New York’s second-round pick was all over the court on Monday night, finishing off alley-oops and attacking the rim with vigor. Could he open up the Knicks’ offense this season with his rim running?

Mitchell Robinson is going to be all sorts of fun to watch this year, which was obvious after only two quarters of the Knicks’ preseason opener against the Washington Wizards last night. The 20-year-old only saw 16 minutes of action, but boy did he make the most of those minutes. The stats won’t blow you away—six points, seven rebounds, one block and a 0-4 mark from the foul line—but his offensive gravity, in particular, jumped off the screen.

Let’s be clear; this kid is raw. He is going to foul a lot on defense. Some nights he will have more fouls than points. But he is going wreak havoc on the other end as he gradually learns the intricacies of NBA offenses. He doesn’t have these intricacies in his repertoire yet, but his sheer athleticism is already enough to panic opposing defenses. In the big-man-mold of prime Tyson Chandler or DeAndre Jordan, Robinson is going to be a terror rolling to the rim, and David Fizdale and the Knicks didn’t waste any time tapping into that threat last night from a number of situations on the floor.

Robinson had been on the floor 90 seconds when he caught and dispatched his first lob as a New York Knick. The play is a basic one; a dribble hand-off with Mario Hezonja at the top of the key, roll hard to the rim, and catch a perfectly timed lob pass by Hezonja as Jason Smith—Robinson’s defender—slides over to prevent a layup for Hezonja. Simple but effective. When Robinson rolls hard to the rim, he is the primary threat occupying the defense, and for that split second when he’s rolling, help defenders will be sucked towards him a couple of extra steps, leaving shooters open on the perimeter even if he doesn’t get the lob.

This next play has been taken straight from the summer daydreams of coach Fizdale. Robinson contests Smith’s low percentage mid-ranger and forces a miss on one end, gallops down the floor in transition, and catches a lob from Emmanuel Mudiay at the other end. All in a few long strides and just a few short seconds. Fizdale has been preaching transition all summer, and this is precisely what he’s talking about—leveraging young legs for easy points. Defenders will scramble to cut off the rim running Robinson, opening up the perimeter for those quick hitting threes that are so demoralizing for defenses.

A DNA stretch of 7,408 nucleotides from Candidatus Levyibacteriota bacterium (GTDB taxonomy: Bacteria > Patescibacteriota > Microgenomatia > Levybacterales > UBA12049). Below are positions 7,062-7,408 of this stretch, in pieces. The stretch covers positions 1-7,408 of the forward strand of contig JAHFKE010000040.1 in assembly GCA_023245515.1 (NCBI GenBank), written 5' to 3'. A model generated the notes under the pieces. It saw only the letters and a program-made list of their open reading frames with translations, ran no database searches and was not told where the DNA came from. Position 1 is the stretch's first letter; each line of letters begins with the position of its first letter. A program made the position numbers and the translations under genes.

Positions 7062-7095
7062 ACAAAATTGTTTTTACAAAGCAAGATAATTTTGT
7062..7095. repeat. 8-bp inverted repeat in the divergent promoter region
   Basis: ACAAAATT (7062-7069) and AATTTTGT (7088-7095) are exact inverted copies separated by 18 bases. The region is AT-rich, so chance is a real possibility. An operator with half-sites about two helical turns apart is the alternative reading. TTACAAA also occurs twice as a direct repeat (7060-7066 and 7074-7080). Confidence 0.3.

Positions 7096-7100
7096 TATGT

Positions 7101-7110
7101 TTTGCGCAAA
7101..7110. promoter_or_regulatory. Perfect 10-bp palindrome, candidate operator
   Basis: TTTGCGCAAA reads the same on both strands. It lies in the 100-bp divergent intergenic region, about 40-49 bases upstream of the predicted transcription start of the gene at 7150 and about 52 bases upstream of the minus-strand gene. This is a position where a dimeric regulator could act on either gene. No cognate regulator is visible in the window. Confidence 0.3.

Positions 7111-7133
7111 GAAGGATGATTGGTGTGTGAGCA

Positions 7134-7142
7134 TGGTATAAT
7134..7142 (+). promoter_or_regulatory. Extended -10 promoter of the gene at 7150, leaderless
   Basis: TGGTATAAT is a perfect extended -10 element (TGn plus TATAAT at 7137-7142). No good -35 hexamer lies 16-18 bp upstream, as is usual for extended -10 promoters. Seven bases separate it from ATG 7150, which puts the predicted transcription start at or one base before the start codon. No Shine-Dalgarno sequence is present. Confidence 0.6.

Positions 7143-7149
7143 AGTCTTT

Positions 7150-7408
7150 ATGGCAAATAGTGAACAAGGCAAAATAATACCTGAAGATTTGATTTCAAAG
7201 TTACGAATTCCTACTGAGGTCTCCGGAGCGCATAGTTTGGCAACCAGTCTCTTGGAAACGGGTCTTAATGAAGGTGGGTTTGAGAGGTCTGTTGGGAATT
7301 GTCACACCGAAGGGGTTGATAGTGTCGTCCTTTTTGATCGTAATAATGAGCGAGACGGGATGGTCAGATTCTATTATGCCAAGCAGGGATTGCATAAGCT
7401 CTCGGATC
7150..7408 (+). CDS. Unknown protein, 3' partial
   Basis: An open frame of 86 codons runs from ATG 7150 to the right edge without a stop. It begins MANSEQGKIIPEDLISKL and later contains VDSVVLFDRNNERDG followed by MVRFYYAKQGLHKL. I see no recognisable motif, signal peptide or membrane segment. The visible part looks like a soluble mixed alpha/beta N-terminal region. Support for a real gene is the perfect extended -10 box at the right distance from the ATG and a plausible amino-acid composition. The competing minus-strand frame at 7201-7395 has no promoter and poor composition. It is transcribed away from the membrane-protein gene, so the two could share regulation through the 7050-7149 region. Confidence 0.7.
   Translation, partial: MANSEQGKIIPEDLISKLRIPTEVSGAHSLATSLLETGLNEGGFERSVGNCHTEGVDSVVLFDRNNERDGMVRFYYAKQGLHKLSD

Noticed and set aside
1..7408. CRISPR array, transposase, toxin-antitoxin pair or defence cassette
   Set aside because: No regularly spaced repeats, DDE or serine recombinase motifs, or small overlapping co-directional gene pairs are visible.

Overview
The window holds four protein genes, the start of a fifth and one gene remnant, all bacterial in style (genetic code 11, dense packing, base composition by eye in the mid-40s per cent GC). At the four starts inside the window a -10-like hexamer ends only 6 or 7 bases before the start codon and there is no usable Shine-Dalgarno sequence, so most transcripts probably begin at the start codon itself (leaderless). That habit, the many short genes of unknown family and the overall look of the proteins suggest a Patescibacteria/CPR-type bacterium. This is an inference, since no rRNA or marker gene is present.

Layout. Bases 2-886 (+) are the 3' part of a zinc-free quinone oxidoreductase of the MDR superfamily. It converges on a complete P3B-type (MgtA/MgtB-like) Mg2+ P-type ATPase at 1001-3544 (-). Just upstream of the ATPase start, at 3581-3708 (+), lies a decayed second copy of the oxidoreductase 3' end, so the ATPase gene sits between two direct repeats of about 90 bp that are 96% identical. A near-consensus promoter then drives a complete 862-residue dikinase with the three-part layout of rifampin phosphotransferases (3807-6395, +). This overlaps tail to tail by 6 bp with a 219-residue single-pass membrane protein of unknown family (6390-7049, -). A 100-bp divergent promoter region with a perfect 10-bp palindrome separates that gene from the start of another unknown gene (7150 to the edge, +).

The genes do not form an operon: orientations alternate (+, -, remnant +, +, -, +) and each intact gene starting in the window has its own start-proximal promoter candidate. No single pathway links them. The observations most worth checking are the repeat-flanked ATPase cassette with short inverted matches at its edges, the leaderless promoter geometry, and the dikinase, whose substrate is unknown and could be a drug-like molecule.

Despite not converting the dunk, this ATO set Fizdale draws up was one of my favorite plays of the night. After a dribble handoff on the wing, Trey Burke curls into the paint to set a back-pick for Robinson rolling to the rim after a ball screen for Kevin Knox at the top. This is some lovely Spanish pick-and-roll, screen-the-screener action, even if the execution was a little off. Burke is a tad late on the back-pick, and doesn’t make contact with Robinson’s defender. Even so, if Knox’s lob pass was a touch lower, it would have been a dunk.

The other wrinkle with this play is when the guy setting the back pick—in this case, Burke pops out to the three-point line as all defensive eyes are on Robinson’s dive to the rim. With Tim Hardaway Jr., Hezonja, Knox or eventually Kristaps Porzingis—who are all bigger bodies to set bigger screens—setting the back pick, this will become a difficult, pick-your-poison decision for defenses.

This last example highlights the bail-out value of a simple pick and roll at the end of a possession or as a play breaks down. Here, the Knicks run motion strong, with Knox coming off a double screen towards the middle of the floor as the first option. Knox’s defender, Bradley Beal, easily gets through a weak pair of screens from Lance Thomas and Robinson as Knox fills to the corner, leaving Robinson and Thomas to work a sideline pick-and-roll. Otto Porter ices Thomas and forces him towards the baseline, where Ian Mahinmi is ready to help, leaving the middle open for Robinson to catch the lob. He’s too big and bouncy for the rotating help defender, and draws the foul.

The beauty of this is that it will always be there. In late-clock situations, it’s a quick action to generate a high percentage shot. And again, like the previous clips, Robinson’s gravity opens up perimeter shooters. Look how open Kevin Knox is in the corner here! If Lance Thomas, not exactly a noted pick-and-roll orchestrater, can find the big fella, then one of New York’s 19 point guards will have no trouble.

These are just a few examples in a tiny sample size of very rusty preseason basketball against defensive juggernauts Ian Mahinmi and Jason Smith, I know, but those guys are real NBA players. The question heading into the season was whether Robinson should be spending the majority of his time in the G League, and that, at least, is beginning to be answered. This kid can contribute right now, and whilst he’ll take his lumps this year, he should get better and better.

It will be fun to see how Fizdale develops one of his most tantalizing Fiz-kids. Luckily, as last night showed, he can keep it simple for his thoroughbred young pogo-stick center. Run hard and jump high. That’s enough for now.